Many in the media have speculated over whether or not climate change caused Hurricane Barry, which impacted south Louisiana over the weekend. This excerpt from a Buzzfeed article by Zahra Hirji was representative of media coverage between the storm and climate change.
Hurricane Barry is predicted as of Saturday morning to dump between 10 and 20 inches of rain over southern Louisiana and Mississippi, raising concerns about widespread flooding because of the flat landscape and already swollen rivers.
The cyclone follows a string of devastatingly wet storms, a dangerous trend fueled by global warming.
“The thing to remember about South Louisiana is it’s flat,” Robert Twilley, executive director of the Louisiana Sea Grant College Program, told BuzzFeed News. When water “can’t run off, it sits there and piles up.”
“I think the key is the intensity of the rainfall. Will it overwhelm us?” Twilley said. “These drainage systems just can’t handle those intense rainfall events.”
Just this week in New Orleans, an extreme storm unleashed about 8 inches of rain in a few hours, causing flash floods that shut down the city. Since then, New Orleans has been on high alert about calamitous flooding, including possible levee topping due to Barry, but those local concerns have largely abated as the storm has developed.
Barry’s rain threat is no surprise to climate researchers, who have found that the warming of the planet contributed to the costliest hurricanes in US history — including Katrina, Harvey, Maria, and Irma — all of which grew to much wetter storms than if they had formed under cooler conditions.
In 2017, Hurricane Harvey dropped more than 40 inches of rain in eastern Texas over four days; it was a $125 billion disaster, the second-costliest hurricane in US history. This storm’s historic rainfall levels were made as much as 38% more likely because of man-made warming, according to a 2017 study in the journal Geophysical Research Letters.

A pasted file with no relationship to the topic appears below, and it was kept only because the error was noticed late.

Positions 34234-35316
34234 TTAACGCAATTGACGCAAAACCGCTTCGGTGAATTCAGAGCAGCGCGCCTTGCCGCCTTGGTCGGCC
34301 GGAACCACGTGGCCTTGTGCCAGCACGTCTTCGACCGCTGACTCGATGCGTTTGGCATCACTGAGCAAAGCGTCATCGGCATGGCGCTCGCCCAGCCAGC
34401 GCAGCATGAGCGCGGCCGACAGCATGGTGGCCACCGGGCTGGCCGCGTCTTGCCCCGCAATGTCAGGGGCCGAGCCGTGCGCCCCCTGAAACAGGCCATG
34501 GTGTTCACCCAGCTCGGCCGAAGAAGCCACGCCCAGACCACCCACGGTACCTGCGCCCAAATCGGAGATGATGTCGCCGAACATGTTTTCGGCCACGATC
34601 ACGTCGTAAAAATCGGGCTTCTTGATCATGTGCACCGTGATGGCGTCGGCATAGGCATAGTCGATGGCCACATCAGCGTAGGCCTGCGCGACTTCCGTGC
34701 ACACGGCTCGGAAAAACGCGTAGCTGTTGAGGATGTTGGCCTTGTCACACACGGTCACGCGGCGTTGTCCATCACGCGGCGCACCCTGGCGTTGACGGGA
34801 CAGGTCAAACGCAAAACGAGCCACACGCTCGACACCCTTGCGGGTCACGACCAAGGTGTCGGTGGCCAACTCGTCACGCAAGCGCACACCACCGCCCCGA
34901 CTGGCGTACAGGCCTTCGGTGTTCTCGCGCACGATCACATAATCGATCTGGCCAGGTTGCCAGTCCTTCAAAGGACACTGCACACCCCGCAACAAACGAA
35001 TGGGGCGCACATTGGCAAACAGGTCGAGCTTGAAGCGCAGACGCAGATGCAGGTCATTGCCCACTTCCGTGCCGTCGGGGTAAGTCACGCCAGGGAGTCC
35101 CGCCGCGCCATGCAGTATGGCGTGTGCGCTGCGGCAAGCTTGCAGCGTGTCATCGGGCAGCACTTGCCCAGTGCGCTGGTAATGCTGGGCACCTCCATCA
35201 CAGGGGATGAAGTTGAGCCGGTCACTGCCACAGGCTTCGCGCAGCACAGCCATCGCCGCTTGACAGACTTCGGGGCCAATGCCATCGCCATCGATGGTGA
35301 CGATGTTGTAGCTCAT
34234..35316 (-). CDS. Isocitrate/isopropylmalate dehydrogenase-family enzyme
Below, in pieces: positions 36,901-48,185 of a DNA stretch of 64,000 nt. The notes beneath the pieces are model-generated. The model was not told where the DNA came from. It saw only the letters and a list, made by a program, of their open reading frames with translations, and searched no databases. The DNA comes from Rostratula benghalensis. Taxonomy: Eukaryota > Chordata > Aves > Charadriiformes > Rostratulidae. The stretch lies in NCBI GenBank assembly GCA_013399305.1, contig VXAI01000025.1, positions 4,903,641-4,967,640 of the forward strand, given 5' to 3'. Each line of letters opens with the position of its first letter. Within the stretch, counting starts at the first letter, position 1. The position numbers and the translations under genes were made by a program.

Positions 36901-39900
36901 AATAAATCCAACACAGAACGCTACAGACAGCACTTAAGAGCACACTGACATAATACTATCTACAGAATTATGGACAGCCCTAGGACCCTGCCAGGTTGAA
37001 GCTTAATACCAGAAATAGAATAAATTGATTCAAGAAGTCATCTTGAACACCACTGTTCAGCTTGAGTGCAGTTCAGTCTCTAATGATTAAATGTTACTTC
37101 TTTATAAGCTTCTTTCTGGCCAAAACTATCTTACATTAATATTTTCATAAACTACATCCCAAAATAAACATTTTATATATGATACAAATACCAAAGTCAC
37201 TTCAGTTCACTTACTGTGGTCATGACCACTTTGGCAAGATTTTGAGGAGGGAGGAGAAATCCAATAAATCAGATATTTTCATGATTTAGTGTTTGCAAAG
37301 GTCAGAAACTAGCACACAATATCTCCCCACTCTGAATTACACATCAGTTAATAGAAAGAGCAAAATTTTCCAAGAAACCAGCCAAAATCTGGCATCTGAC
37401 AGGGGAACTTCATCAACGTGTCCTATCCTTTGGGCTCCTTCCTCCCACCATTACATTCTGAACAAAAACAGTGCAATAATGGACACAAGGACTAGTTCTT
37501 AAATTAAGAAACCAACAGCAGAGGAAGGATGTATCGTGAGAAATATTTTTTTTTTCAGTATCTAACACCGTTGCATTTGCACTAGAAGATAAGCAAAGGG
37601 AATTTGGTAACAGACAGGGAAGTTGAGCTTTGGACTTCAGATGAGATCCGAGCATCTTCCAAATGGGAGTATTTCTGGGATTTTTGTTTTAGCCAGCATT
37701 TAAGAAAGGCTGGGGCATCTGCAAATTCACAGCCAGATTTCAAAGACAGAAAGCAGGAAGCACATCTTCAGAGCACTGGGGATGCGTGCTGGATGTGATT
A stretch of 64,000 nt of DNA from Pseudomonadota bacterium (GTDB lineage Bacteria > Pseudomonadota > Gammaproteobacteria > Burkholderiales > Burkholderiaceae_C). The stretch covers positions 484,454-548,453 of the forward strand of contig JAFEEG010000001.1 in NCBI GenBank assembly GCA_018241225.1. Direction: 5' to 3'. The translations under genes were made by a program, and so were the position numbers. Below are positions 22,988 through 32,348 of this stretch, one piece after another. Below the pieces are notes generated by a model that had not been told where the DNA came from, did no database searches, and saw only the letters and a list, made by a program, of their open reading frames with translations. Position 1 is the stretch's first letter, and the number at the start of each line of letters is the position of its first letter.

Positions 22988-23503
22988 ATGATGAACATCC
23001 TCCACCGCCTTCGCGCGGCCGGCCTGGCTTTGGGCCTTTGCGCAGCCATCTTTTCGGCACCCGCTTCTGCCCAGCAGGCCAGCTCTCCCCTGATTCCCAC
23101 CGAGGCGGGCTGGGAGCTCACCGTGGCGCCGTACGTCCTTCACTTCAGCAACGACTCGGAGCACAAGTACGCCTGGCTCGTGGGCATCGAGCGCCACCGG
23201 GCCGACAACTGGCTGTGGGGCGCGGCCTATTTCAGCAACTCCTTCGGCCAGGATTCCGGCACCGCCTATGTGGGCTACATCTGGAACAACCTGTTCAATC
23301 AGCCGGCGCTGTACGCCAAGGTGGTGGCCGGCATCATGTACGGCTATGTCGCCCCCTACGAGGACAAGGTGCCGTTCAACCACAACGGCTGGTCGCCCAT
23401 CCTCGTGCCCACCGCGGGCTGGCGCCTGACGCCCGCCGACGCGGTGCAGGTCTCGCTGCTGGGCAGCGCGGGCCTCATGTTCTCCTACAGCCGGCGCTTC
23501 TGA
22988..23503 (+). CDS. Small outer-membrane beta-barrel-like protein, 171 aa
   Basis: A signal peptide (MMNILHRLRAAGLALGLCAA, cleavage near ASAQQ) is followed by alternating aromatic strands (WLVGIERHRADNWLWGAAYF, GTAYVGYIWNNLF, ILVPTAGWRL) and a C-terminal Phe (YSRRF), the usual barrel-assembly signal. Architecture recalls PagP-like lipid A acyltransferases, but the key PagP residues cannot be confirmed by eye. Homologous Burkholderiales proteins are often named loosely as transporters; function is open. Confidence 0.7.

The Hayride spoke to Benji Backer who is the head of the American Conservation Coalition, which supports free market-based solutions to environmental problems, to get his thoughts on the global warming debate and how it impacted Barry. “Weather and natural climate change have always gone hand in hand, but humans have accelerated natural climate change due to rising emissions. While it’s important to recognize natural weather patterns, it’s also important to consider the impact humans make on our environment through greenhouse gas emissions,” said Backer.
Backer went on to point out the need for free market-based solutions to climate change, “These storms are getting worse every year and we have the opportunity to do something about it through free-market reforms.” he said.
Now whether or not climate change made Barry worse is debatable. What’s not debatable is that everyone wants clean air and clean water. Free market environmentalism, not socialist schemes like the Green New Deal, are the way to ensure a free, healthy, and prosperous future for all.